In addition to constructing Duke Hammond's
castle on the back lot, production designer Watkins, art
director Warren and their teams set about building the
royal village, which was originally penciled to be shot
Snow White bravely stands alongside her people.
on location in Wales. Due to logistics, to set decorating
needs for various stages and to allow for more control
over the shoot, a village had to be constructed. As with
the castle, the village goes through two stages during
the two reigns. Magnus' village is a brightly colored,
prosperous community, whereas Ravenna's is a torched,
ruined and run-down dwelling with a feeling of the
On a lighter note, the straw that was used in
Snow White and the Huntsman is an ancient variety,
grown especially for thatching roofs in Somerset. It
was harvested in the traditional
fashion using 1920s
machinery. Humorously, the local pigeons discovered the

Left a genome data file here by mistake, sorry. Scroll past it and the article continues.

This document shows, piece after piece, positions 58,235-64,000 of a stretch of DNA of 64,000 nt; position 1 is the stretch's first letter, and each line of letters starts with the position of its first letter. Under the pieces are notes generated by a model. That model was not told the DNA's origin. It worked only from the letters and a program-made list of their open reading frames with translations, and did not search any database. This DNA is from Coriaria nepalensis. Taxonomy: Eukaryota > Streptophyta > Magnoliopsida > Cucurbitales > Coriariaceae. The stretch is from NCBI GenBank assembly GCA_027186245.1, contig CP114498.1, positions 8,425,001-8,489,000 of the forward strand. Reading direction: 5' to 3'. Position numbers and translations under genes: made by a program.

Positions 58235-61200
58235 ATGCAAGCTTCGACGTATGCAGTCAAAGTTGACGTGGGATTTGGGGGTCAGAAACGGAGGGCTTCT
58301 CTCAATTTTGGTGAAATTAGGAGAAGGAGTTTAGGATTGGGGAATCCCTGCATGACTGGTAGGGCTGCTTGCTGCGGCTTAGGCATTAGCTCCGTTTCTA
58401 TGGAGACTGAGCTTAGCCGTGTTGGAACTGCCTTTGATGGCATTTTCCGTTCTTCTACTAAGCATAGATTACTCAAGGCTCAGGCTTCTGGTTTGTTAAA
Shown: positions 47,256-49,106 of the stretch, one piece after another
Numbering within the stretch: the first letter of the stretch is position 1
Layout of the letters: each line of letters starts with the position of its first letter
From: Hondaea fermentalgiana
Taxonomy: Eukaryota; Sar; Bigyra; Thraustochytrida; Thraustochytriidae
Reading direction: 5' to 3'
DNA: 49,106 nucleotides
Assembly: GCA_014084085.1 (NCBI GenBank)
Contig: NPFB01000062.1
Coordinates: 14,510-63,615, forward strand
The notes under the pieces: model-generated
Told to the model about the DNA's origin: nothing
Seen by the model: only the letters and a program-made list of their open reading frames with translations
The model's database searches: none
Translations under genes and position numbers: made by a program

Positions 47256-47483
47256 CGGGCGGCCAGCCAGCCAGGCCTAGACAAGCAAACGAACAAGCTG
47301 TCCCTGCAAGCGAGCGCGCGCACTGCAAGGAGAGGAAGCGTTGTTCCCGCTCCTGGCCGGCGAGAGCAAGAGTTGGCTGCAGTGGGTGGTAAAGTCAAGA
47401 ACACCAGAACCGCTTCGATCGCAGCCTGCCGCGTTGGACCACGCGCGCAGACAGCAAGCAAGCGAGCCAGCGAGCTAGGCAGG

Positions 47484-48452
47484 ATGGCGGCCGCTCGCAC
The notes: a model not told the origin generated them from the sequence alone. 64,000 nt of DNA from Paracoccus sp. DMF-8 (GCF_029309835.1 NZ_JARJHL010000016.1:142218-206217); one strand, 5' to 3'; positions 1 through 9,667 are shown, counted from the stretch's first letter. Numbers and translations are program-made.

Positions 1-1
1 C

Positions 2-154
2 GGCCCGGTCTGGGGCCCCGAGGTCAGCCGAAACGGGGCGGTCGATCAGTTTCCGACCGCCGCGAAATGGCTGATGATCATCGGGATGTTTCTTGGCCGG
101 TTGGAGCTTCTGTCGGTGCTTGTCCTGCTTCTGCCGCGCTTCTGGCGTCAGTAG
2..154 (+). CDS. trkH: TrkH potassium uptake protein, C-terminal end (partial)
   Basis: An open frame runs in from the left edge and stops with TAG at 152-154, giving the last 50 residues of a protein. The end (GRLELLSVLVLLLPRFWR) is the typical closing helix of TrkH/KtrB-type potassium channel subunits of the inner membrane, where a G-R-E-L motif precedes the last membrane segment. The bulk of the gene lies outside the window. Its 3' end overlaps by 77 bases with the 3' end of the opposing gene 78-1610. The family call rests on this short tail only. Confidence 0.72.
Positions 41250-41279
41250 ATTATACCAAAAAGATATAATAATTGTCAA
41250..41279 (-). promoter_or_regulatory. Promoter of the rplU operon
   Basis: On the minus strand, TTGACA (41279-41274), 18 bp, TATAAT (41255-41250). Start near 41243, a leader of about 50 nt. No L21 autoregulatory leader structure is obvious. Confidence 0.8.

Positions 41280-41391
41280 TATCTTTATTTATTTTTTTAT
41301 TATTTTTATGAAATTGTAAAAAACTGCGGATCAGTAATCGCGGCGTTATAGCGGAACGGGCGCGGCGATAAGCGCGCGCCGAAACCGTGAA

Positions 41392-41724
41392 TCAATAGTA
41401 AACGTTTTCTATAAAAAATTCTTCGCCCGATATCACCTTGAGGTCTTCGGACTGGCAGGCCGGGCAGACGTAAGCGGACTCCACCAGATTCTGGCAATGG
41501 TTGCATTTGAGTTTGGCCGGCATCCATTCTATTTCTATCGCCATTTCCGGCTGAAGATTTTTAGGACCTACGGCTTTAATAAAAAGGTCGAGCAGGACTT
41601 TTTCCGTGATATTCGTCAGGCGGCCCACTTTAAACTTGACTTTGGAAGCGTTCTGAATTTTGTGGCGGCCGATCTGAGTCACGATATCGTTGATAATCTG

thatching on the village set and descended to Pinewood,
en masse, at about 5:10 p.m. to feast on the corn heads.
While the superior set designs of Watkins wowed
those who laid eyes upon them, his team's ability to turn
a scrap of land, a clearing in the marshes or a normal
part of the forest into something quite spectacular is
unparalleled. They morphed familiar shooting locations
into unrecognizable and beautiful set pieces. Who could
have guessed that two mounds of earth on the back lot at
Pinewood could become a troll bridge, or that a formerly
dull, green part of parkland could transmogrify into the
Several locations were used for
both the Enchanted Forest and the Dark
Forest including Bears Rails in Windsor
Great Park, the Queen's backyard. Roth
acknowledges that he was amazed by how
they were able to capture the scenes. He
notes: "We shot the Enchanted Forest on
the Queen's land. It's a be